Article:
de Jong, R and Dennison,S (2017) Recorded offending among child sexual abuse victims: A 30-year follow-up. Child Abuse & Neglect 72, 75-84.

 

 

December 2017 Research Update

Peruzzi, Baldassare, 1481-1536; Dance of Apollo and the Muses
Dance of Apollo and the Muses by Baldassare Peruzzi. Photo Credit: Camden Local Studies and Archives Centre

I thought it was time that I update you all on how the research is going. I’ve had 79 responses to the survey so far. Thank you so much to everyone who has taken the time to fill it in. There are responses from people of different ethnicities, abilities and ages (from 18-70+). The majority live in the UK but there are responses from all over the world. Most of the responses are from women (86%) with 14% from men.

There are themes coming out regarding recovering from abuse and I’m going to explore them further through interviews. So many people have offered to take part in interviews (over half). Thank you so much! I’m not going to be able to interview everyone but I will try to talk to as many people as I can. I will contact people in the New Year to arrange these interviews, which can be face to face or by phone, skype, email or messenger.

I wanted to feedback to everyone about two themes that have come out strongly in your responses, as they don’t cost much and are available to most people. If you want to try them please do. A few people have said that these things did not help them so be aware that they may not work for you.

There are many comments regarding the positive effects of creativity, in any form, on recovering. Examples people have given so far include: drawing, painting, writing, poetry, music, crafts, dance, gardening and sewing.

There are also lots of people saying that physical activity, particularly yoga, is helpful. There are free YouTube yoga videos; examples include Yoga with Adrienne (who has created this Wheelchair Yoga video),  Yoga for Men and Body Positive Yoga.  I’m going to do some yoga and crafts over the holidays.

If you haven’t yet taken part, and want to, the survey can be found here. I’m going to keep it open for another few months and I’ll keep updating the website with information as I get it. If you try yoga or something creative I’d love to hear how you get on. You can comment below, fill in the survey or email me.

Thanks once again to everyone who has filled in the survey, shared it or is interested in the research.

Recovery from Trauma – the Body Keeps the Score

I’m in The Hague for the next few days at the International Society for the Prevention of Child Abuse and Neglect (ISPCAN) conference. There have been lots of interesting papers so far but I was inspired to blog about two sessions today from Bessel Van de Kolk because it’s all about the effects of trauma on the brain and how to recover from it – so exactly what I am interested in.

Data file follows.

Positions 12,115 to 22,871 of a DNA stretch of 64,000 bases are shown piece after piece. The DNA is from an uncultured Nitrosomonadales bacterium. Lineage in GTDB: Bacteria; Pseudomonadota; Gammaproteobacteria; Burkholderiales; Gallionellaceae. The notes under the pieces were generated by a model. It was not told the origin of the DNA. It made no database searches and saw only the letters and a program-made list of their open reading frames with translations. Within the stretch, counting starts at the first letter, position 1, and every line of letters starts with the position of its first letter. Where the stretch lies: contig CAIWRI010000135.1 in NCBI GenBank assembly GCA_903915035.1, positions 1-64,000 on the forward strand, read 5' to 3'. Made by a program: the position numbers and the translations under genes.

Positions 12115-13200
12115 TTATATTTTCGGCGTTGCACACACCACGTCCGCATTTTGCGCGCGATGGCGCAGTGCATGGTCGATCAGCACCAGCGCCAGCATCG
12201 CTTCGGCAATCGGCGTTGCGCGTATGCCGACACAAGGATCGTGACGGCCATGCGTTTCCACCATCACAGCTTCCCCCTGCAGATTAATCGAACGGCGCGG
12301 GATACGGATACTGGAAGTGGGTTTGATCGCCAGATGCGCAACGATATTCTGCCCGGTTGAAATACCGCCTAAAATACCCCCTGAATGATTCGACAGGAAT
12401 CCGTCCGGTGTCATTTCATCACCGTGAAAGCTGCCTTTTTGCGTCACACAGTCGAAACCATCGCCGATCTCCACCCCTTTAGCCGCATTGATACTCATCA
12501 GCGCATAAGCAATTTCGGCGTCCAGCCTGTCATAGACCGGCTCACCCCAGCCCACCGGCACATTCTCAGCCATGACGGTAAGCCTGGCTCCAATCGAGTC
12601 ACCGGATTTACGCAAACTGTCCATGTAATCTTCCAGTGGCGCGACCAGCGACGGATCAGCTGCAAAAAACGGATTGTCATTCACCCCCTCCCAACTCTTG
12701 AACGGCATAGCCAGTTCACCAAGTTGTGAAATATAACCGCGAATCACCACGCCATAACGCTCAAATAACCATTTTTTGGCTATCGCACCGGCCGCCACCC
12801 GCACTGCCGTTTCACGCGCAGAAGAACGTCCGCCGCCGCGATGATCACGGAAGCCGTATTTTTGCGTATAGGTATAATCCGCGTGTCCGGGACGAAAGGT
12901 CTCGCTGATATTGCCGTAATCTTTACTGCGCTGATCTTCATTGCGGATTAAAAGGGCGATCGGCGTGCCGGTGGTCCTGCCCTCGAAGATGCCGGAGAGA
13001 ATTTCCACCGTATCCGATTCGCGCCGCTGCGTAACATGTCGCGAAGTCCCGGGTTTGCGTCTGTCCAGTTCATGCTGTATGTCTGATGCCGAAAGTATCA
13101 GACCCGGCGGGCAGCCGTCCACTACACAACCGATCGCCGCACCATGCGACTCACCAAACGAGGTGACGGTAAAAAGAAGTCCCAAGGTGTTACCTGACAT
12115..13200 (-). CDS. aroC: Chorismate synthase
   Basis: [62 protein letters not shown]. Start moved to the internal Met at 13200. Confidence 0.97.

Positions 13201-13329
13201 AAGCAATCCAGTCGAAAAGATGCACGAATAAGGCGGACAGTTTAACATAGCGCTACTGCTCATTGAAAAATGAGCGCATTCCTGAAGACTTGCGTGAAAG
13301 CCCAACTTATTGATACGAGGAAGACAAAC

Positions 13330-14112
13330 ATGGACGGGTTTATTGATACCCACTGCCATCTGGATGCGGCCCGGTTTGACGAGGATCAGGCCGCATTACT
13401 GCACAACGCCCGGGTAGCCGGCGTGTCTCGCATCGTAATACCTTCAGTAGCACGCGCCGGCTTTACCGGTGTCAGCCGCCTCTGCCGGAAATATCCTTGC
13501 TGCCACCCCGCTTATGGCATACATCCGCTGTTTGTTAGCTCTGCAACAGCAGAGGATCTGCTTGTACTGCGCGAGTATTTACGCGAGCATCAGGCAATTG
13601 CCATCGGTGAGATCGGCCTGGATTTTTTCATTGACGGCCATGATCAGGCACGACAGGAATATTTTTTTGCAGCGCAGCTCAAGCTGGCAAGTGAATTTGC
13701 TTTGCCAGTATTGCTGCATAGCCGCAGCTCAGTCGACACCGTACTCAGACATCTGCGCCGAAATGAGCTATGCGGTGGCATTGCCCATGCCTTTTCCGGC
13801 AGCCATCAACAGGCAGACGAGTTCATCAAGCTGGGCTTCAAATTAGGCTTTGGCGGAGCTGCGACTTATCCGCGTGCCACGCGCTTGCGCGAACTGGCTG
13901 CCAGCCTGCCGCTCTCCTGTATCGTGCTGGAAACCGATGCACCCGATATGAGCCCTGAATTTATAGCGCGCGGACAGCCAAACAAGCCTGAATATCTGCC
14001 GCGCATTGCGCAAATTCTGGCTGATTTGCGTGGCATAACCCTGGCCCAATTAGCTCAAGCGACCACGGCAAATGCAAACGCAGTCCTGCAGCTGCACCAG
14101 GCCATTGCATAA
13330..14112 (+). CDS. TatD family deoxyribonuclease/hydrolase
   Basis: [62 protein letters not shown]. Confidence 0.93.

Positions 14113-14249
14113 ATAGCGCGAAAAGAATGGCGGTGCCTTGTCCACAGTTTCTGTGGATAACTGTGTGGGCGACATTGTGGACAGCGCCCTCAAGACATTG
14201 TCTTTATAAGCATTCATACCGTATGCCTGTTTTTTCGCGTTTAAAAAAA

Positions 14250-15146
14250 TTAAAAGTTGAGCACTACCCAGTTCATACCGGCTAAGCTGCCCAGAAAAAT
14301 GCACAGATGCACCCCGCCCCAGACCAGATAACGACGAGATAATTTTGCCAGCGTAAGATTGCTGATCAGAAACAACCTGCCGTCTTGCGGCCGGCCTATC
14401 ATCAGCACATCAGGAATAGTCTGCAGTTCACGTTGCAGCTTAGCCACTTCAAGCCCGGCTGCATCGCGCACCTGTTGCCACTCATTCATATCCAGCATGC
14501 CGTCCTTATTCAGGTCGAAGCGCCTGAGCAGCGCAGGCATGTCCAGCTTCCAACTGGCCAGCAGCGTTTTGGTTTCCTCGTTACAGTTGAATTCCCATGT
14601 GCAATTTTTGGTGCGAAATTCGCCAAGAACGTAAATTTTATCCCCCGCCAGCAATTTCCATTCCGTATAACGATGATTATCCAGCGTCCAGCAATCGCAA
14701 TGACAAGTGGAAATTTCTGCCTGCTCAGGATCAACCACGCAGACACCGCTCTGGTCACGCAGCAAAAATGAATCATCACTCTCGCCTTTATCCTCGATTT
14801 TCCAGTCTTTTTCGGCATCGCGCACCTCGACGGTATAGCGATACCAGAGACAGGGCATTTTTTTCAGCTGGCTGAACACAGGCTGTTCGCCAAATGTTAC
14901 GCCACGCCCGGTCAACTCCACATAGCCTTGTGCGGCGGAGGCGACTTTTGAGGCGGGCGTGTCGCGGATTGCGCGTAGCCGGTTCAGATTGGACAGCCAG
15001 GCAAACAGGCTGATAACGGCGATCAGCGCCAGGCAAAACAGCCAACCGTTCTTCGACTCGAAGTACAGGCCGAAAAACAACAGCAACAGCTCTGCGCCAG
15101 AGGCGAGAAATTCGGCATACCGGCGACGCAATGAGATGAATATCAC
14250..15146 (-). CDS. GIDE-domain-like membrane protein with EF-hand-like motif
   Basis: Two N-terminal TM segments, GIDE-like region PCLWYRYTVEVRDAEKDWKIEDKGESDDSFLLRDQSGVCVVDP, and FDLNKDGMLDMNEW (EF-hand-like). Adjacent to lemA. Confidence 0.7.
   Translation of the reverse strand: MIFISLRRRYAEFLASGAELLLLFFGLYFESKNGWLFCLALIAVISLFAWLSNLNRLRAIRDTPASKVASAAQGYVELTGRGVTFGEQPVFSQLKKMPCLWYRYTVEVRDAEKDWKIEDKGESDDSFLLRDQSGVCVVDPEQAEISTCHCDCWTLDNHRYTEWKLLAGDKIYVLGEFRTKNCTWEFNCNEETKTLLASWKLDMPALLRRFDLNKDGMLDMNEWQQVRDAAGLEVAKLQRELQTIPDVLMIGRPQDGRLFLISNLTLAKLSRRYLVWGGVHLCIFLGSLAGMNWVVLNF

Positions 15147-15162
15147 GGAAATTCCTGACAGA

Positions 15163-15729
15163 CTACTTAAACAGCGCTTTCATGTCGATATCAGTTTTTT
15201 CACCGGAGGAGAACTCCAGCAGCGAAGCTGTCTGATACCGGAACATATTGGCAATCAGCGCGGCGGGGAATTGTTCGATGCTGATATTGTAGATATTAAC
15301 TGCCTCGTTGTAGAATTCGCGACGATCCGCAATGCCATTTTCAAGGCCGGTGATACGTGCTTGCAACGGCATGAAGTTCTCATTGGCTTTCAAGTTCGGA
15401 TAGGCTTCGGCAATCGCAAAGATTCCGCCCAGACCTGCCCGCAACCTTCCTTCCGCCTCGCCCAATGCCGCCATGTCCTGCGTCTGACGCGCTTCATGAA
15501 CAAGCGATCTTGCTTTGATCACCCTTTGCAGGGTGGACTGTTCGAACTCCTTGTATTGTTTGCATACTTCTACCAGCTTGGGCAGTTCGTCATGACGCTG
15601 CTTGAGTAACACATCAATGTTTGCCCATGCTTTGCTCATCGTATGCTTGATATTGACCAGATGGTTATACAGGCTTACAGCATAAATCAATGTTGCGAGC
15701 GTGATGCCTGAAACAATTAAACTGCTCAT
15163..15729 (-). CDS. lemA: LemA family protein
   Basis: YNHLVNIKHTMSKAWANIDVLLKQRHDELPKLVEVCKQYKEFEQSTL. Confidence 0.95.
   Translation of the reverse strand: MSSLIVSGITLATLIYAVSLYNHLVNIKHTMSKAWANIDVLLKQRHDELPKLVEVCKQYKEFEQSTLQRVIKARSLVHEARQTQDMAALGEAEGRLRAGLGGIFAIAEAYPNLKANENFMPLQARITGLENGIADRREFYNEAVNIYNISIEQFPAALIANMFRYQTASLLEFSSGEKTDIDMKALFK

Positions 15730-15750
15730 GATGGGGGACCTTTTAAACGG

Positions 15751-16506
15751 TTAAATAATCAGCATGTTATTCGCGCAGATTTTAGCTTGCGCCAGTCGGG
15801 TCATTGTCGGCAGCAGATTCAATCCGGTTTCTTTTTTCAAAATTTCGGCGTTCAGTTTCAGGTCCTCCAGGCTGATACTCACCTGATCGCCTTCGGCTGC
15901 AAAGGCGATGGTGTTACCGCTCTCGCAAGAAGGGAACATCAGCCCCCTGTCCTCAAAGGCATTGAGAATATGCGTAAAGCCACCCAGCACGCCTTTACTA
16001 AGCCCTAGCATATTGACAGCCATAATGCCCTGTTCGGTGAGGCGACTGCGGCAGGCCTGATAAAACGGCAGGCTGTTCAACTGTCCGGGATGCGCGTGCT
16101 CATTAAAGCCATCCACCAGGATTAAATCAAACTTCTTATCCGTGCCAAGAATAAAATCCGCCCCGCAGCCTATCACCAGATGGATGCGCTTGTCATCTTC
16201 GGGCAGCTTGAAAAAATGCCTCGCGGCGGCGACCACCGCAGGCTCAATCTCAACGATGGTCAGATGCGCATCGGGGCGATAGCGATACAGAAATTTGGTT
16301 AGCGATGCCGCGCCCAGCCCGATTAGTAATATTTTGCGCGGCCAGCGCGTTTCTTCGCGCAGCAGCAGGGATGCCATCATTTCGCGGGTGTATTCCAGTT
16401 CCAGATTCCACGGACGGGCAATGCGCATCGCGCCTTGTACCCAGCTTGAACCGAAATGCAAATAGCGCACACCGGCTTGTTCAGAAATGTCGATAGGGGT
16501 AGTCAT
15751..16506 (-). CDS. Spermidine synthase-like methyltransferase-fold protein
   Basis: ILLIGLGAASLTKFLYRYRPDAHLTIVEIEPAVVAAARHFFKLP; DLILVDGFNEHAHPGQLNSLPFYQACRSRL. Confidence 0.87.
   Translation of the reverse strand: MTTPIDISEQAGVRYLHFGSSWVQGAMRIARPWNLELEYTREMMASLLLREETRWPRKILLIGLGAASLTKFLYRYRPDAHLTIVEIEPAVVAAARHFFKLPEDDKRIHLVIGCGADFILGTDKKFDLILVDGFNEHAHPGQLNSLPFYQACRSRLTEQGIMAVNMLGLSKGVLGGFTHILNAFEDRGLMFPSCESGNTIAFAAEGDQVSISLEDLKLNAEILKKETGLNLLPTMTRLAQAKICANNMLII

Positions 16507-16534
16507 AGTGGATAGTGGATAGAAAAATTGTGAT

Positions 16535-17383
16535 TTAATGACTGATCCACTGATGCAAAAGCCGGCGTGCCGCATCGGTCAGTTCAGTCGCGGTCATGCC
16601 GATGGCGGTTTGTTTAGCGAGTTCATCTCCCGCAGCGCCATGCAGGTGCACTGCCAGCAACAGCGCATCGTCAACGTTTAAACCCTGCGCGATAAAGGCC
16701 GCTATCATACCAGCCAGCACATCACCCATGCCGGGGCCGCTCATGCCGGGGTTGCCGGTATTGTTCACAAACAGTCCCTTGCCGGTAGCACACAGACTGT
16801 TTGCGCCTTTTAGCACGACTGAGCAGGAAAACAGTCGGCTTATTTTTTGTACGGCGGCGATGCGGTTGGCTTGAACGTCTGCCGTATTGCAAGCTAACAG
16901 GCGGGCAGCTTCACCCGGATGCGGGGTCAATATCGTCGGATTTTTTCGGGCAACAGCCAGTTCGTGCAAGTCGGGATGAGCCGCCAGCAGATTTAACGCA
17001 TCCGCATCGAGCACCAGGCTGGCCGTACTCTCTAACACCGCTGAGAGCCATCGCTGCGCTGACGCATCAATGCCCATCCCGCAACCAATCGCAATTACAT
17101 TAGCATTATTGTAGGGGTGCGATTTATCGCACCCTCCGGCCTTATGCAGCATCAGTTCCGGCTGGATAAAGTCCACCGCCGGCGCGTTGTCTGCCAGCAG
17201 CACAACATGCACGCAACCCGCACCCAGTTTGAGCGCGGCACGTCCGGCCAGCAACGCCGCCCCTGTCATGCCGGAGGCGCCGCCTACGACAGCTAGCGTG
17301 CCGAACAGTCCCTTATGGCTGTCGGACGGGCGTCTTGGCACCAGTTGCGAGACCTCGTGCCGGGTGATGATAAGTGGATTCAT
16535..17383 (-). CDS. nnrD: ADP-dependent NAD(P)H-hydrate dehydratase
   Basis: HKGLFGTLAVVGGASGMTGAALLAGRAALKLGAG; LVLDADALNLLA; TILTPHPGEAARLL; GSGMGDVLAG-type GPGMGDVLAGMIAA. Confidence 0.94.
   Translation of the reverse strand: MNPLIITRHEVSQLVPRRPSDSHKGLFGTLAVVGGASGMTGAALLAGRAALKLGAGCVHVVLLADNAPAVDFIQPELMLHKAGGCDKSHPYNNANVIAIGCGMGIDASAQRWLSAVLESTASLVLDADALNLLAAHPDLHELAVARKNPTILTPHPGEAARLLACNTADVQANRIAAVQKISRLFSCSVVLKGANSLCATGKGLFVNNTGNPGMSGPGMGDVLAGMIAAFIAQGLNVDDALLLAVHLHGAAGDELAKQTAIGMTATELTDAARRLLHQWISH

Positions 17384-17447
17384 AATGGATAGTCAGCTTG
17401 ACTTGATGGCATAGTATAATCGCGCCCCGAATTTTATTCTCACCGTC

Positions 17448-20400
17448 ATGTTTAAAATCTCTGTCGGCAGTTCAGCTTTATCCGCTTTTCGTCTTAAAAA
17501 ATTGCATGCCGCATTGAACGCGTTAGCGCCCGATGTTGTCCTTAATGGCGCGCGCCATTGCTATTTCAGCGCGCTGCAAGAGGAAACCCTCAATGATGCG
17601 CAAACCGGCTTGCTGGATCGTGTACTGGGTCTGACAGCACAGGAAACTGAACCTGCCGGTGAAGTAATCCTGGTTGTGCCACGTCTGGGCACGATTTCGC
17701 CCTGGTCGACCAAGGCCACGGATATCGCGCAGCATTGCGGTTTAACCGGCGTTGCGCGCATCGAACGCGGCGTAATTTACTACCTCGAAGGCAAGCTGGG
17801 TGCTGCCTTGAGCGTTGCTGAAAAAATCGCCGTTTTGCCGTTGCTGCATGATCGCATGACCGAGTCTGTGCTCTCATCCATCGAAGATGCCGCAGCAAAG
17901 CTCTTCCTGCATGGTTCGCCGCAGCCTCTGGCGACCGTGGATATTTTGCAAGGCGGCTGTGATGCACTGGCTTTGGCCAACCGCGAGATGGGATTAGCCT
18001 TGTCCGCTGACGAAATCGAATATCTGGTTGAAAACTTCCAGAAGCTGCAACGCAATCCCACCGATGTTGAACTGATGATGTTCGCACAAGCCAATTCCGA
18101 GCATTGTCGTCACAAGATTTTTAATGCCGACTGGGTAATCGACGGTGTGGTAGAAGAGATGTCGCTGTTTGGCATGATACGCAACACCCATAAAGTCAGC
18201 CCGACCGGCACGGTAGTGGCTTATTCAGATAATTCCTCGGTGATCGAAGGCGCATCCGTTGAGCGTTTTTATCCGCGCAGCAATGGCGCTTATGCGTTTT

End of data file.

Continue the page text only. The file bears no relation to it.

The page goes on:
People’s normal response to a traumatic incident, he used the example of the twin towers attack on 9/11, is to run away and specifically run home. This is because running is a very effective strategy when you are in danger and home is a safe place.

The picture here was drawn by a 5 year old boy who was involved in 9/11. He drew this the day after, when he had escaped to his safe home. It shows the towers, falling people and at the top right a fireball. What touched me is that the black circle in the bottom of the picture is apparently a trampoline to help the people falling. It shows the inherent goodness and optimism of kids in my opinion.

But what happens when you cannot run, because you are prevented from escape? Also what happens if home is not safe? He said that in one study adults were asked if they felt safe with anyone as a child. A large percentage (didn’t write it down but I think it was around 45%) said they did not.

So this is where PTSD and other traumatic responses come in. Without the ability to escape and/or a safe person or place to help the child stays in a panic state into adulthood, which they do not have the ability to process. He describes it as being stuck with a broken alarm system – either overreacting or under reacting to events.

This panic state is either numbed emotionally, expressed explosively or dulled through behaviour that can be harmful long term (drink, drugs etc). Bessel argues that the very first thing a person who has been abused needs to learn is how to calm down in a safe, healthy way.

Apparently he asked Nelson Mandela how he stayed so calm when in prison. Mandela said it was boxing – because it helped him become aware of his body. Bessel van de Kolk recommends yoga, mindfulness, tai chi – anything involving movement and mindfulness.

Bessel has written a book about this ‘The Body Keeps the Score‘ which is very good. I realised that I had misunderstood what PTSD was. I had thought it was like on tv or the movies where a Vietnam vet is still hallucinating being in a war zone despite being at home. Instead complex PTSD can involve avoiding anything that reminds the person of their abuser(s) and can also involve using coping strategies (like drink or drugs) to reduce anxiety. ACT therapy is recommended as a useful treatment. It involves mindfulness and accepting that you will always have strong feelings about being abused and that trying to deny them actually causes problems. It’s an approach that makes sense (to me anyway).

So there’s a number of things you can try here if you are struggling:

1. Get tested for complex PTSD by your GP – The most important one I think!

2. Mindfulness

3. Tai chi

4. Martial arts

5. Yoga

6. Read any books by Russ Harris (who designed ACT therapy). They have stupid titles in my opinion but are useful books.

7. Get ‘The Body Keeps the Score’ by Bessel Van De Kolk.